The Mount Baker Theatre (officially abbreviated MBT) is a 1,517-seat performing arts venue and national historic landmark in Bellingham, Washington, United States. The theater hosts professional productions and concerts as well as community performances from the north of Puget Sound.[1][3] The theater's main stage is the largest theatrical venue in Washington north of Seattle's Paramount and 5th Avenue.[1][3]

Mount Baker Theatre
Address104 North Commercial Street
Bellingham, Washington
OwnerCity of Bellingham
OperatorMount Baker Theatre
CapacityMain Theatre: 1,517
Walton Theatre: 200
OpenedApril 29, 1927; 96 years ago (1927-04-29)
Years active1927–present
Mount Baker Theatre
Coordinates48°45′8″N 122°28′36″W / 48.75222°N 122.47667°W / 48.75222; -122.47667 (Mount Baker Theatre)
ArchitectRobert Reamer
Architectural styleMoorishSpanish[1][2]
NRHP reference No.78002786
Added to NRHPDecember 14, 1978

The Mount Baker Theatre was designed by architect Robert Reamer (who also designed Seattle's 5th Avenue Theatre) in a MoorishSpanish style.[1][2] Popular legend holds that the building is haunted by a ghost named Judy.[4] The facility is owned by the city of Bellingham[5] and managed by the nonprofit Mount Baker Theatre organization, headed by president Gary Barnett and executive director Brad Burdick.[6]

Facility Edit

The Mount Baker Theatre occupies half a city block. It has three distinct facilities for concerts, live theater, films, receptions, and other events. All public facilities, except the balcony, are fully ADA accessible. Some non-public facilities, such as backstage and storage spaces, may not be accessible.

Main Theater Edit

The main theater contains large stage facing floor and balcony seating. Using the main floor and balcony, seating capacity is 1,517 people. An orchestra pit sits five feet below the stage and can hold 25 musicians. The theater has a professional lighting and sound system, a large movie screen and projection room, and a historic pipe organ.[7]

Encore Room Edit

The Encore Room is a 1,200 square feet (111 m2) reception hall or meeting space in the southern portion of the theater. It can accommodate 120 people in standard seating and 60-80 seated at tables. A kitchen is adjacent to the room.[8]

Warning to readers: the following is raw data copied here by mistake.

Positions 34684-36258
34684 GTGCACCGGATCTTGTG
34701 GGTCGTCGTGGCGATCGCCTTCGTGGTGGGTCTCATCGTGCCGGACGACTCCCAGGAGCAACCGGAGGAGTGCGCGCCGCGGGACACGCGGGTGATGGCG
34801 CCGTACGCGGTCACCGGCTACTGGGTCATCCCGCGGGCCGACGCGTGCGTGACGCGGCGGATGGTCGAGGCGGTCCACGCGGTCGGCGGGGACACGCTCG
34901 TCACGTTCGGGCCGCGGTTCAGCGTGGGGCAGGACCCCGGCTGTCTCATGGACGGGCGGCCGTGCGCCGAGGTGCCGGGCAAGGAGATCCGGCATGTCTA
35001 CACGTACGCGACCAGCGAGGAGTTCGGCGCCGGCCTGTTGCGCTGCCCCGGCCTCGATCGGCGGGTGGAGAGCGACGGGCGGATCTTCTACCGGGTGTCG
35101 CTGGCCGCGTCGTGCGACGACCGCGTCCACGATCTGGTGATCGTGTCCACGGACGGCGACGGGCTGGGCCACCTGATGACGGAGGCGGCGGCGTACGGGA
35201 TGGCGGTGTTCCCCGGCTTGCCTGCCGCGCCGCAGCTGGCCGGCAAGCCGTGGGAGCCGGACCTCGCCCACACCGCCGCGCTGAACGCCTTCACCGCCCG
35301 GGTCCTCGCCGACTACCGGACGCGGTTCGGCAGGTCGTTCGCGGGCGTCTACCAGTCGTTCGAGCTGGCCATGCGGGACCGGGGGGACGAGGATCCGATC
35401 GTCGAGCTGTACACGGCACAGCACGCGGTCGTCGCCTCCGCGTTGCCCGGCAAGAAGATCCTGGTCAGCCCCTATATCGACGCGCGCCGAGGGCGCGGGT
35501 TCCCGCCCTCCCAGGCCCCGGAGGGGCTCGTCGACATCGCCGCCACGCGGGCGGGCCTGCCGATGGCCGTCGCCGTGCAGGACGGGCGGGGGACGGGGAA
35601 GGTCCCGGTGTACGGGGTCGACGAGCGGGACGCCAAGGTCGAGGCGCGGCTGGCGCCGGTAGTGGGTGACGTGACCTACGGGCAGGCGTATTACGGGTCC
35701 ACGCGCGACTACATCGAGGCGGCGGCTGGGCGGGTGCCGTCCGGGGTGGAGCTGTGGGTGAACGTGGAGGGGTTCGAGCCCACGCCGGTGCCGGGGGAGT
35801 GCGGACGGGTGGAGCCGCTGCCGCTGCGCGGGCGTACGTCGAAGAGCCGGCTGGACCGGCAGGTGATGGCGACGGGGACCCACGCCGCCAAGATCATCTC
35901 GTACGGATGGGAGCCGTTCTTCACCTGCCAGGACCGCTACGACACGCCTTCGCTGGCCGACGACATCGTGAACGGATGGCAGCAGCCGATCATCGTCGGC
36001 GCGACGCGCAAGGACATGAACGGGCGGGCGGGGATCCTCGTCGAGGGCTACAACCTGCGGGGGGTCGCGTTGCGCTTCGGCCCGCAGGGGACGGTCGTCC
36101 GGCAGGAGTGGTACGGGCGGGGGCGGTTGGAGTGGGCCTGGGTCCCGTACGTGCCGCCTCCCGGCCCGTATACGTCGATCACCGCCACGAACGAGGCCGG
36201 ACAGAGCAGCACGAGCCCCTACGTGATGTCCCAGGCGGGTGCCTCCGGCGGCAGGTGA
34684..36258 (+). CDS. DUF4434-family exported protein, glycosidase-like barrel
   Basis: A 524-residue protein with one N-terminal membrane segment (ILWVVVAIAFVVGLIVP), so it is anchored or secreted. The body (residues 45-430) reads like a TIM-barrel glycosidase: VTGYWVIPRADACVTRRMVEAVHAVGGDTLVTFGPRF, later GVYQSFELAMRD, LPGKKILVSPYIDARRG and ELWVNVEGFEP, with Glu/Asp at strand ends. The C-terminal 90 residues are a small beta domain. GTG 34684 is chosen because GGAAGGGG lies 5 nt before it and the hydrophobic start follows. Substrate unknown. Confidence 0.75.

Walton Theater Edit

The Walton Theatre is named in honor of Harold and Irene Walton. It is a smaller performance space west of the main theater. There are attached restrooms and a kitchen.[9]

Events Edit

The Mount Baker Theatre hosts a variety events including live theater, concerts, movies, arts festivals, and comedy shows.

Architecture Edit

History Edit

The Mount Baker Theater was built in 1927 to provide entertainment for a growing city. It was designed by architect Robert Reamer. Originally, it held live theater and concerts. A screen was added later to show silent movies.

The theater was in a historic part of downtown. Bellingham's Carnegie library was just south of the theater. The Bellingham Tower stands tall to the theater's west. The tower was built as a luxurious hotel; it is an office building with a café at street level. At 15 stories, it is the tallest building in Bellingham and Whatcom County. The original City Hall, built in 1891, stands two blocks west of the theater and is home to the Whatcom Museum. The Bellingham Bank Building, Federal Building, and Crown Plaza are within a few blocks to the southeast.

Ghost Edit


For decades, theater staff have reported unusual phenomena, which has led to an urban legend of a ghost. In August 2010, paranormal investigators, affiliated with the Syfy Channel's show Ghost Hunters, and psychics spent a night in the theater to find evidence of paranormal activity.[10]

References Edit

  1. ^ a b c d "Main Stage: An Architectural Treasure". Mount Baker Theatre. Retrieved September 13, 2009.
  2. ^ a b Emily, Krahn. "Soul Survivor". Klipsun Magazine. Retrieved September 13, 2009.
  3. ^ a b "Mission". Mount Baker Theatre. Retrieved September 13, 2009.
  4. ^ "Mount Baker Theater: A Rich History". Mount Baker Theatre. Retrieved September 13, 2009.
  5. ^ "Mount Baker Theatre". Cinema Treasures. Retrieved September 13, 2009.
  6. ^ "Board of Directors". Mount Baker Theatre. Retrieved September 13, 2009.
  7. ^ Main Stage, retrieved November 11, 2010
  8. ^ Encore Room, retrieved November 11, 2010
  9. ^ Walton Theatre, retrieved November 11, 2010
  10. ^ Dillion Honcoop (August 6, 2010), Could the Mount Baker Theatre be Haunted?, KGMI, retrieved November 11, 2010

External links Edit